Sacramento City Council Sees Police Video of Officer-Involved Shooting

SACRAMENTO -- Tuesday's city council meeting in Sacramento started about 15 minutes late and you could hear the reason why in Mayor Kevin Johnson's voice.

"Watching that video was very difficult for all of us..." he said, as council member comment was moved close to the top of the agenda.

He was reacting to watching Joseph Mann lose his life at the hands of his city's officers July 11.

The closed session council screening and briefing of the incident was done by the police department as part of an unprecedented video and audio tape release -- shared with the press two hours earlier -- all before the investigation of the case is complete.

With the Mann family filing of a federal civil rights lawsuit and the public demanding the video, Chief Sam Somers said he needed to take steps he never had before.

"I think this is a very important news conference,  probably one of the most important ones I've had in my career," he said.

"I also want to wish condolences to the Mann family and the officers involved in this," he said.

The newly released tapes show it was just 11 minutes from the beginning of the end of Mann's life to when the 18 shots that killed him were fired.

Fourteen of them hit the 51-year-old former Department of Corrections employee.

Here's some of what the second 911-caller had to say:

"There's a man outside my apartment with a gun, and there's children all around (dispather: wh-) and he's mentally ill."

Responding to reports of a man waving a knife and gun, police video shows officers trying to get Mann to stop walking through the neighborhood.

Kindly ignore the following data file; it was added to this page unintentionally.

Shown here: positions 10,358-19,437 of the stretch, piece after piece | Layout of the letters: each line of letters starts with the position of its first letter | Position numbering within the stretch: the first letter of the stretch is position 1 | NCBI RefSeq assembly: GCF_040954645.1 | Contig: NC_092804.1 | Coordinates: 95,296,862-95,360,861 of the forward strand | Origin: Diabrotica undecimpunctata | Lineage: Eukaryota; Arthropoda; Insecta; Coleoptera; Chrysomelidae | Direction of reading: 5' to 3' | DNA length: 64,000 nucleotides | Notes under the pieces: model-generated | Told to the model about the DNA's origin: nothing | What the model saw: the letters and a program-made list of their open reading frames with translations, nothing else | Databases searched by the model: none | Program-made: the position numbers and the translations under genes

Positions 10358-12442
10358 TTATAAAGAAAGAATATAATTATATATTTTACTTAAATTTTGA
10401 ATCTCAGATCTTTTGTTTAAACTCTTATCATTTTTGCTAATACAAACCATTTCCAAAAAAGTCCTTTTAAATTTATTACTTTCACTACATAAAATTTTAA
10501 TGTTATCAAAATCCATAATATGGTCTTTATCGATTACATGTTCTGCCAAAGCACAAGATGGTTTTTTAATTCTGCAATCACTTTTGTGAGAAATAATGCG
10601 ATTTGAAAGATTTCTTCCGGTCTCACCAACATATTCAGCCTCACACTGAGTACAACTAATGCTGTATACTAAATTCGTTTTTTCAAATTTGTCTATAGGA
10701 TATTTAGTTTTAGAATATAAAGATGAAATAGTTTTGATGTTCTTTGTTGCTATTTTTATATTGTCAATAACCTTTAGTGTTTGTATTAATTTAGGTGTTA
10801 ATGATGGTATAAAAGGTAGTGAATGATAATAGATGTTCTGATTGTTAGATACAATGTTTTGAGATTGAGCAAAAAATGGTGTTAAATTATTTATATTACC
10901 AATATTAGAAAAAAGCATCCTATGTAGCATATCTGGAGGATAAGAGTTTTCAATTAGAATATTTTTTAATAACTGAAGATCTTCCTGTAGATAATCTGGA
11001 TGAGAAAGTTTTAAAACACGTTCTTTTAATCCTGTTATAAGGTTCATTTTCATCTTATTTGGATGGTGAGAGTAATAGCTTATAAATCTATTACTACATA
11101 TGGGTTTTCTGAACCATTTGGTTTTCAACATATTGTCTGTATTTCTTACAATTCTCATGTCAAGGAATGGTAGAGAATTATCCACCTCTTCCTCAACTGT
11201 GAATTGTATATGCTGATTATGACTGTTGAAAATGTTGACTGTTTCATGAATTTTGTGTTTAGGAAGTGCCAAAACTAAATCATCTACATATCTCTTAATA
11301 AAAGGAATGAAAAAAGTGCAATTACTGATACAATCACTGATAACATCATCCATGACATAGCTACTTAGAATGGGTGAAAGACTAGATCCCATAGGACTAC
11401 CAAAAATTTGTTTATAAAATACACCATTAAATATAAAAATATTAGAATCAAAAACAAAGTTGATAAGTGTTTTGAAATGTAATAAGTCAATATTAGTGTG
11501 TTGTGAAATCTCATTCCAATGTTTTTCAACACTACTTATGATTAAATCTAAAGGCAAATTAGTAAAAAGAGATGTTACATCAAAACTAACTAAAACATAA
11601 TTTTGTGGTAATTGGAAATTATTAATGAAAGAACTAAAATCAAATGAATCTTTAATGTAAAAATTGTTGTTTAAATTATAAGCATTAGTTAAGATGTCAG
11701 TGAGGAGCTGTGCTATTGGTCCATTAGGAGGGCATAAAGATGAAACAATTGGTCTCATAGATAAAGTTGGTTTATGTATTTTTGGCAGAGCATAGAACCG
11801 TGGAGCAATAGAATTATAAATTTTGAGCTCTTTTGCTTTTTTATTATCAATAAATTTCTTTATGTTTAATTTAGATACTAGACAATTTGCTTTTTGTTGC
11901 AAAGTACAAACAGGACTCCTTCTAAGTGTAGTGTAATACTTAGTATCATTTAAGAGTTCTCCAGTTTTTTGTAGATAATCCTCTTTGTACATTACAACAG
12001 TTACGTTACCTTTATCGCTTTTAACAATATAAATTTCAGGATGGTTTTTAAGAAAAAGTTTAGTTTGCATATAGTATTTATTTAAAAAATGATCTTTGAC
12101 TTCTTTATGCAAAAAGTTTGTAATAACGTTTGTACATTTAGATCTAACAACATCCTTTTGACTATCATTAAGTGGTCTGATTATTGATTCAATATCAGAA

Later you can see him throwing something at a patrol car.

The last thing he does before being killed is run across Del Paso Boulevard, away from pursuing officers.

The two who shot had just pulled up.

"There was no basis in fact for them to use deadly force and the video shows that pretty clearly. He was not charging them," Mann family attorney John Burris told FOX40 by phone from his office in Oakland.

At city council, there were "boos" in the audience as the mayor discussed what had happened to date in Mann's case.

"We  -- now more than ever --  really need to come together as a  community," he said as the meeting moved on.

Then he announced a new council sub-committee to look at creating new city protocols for informing and allowing council to weigh-in after an incident like Mann's.

It will also study if police have enough non-lethal options available to them and survey the level of satisfaction Sacramentans have with their police force.

On what many see as a black and white ... grey area in policing ... only the four black members of the council chose to comment on the Mann tapes or plans for new city policies in the wake of their release.

Despite the initial reports of Mann wielding a gun, officers never found one on him or one he discarded.

The mayor and Somers had hoped to show his family the videos released Tuesday before they were made public but weren't able to work that out.

The new subcommittee wants to create a city protocol for responding to families in these situations.

While Joseph Mann's relatives did not want to comment about the video release on Tuesday, their attorney announced late in the day that they would hold a press conference Wednesday morning.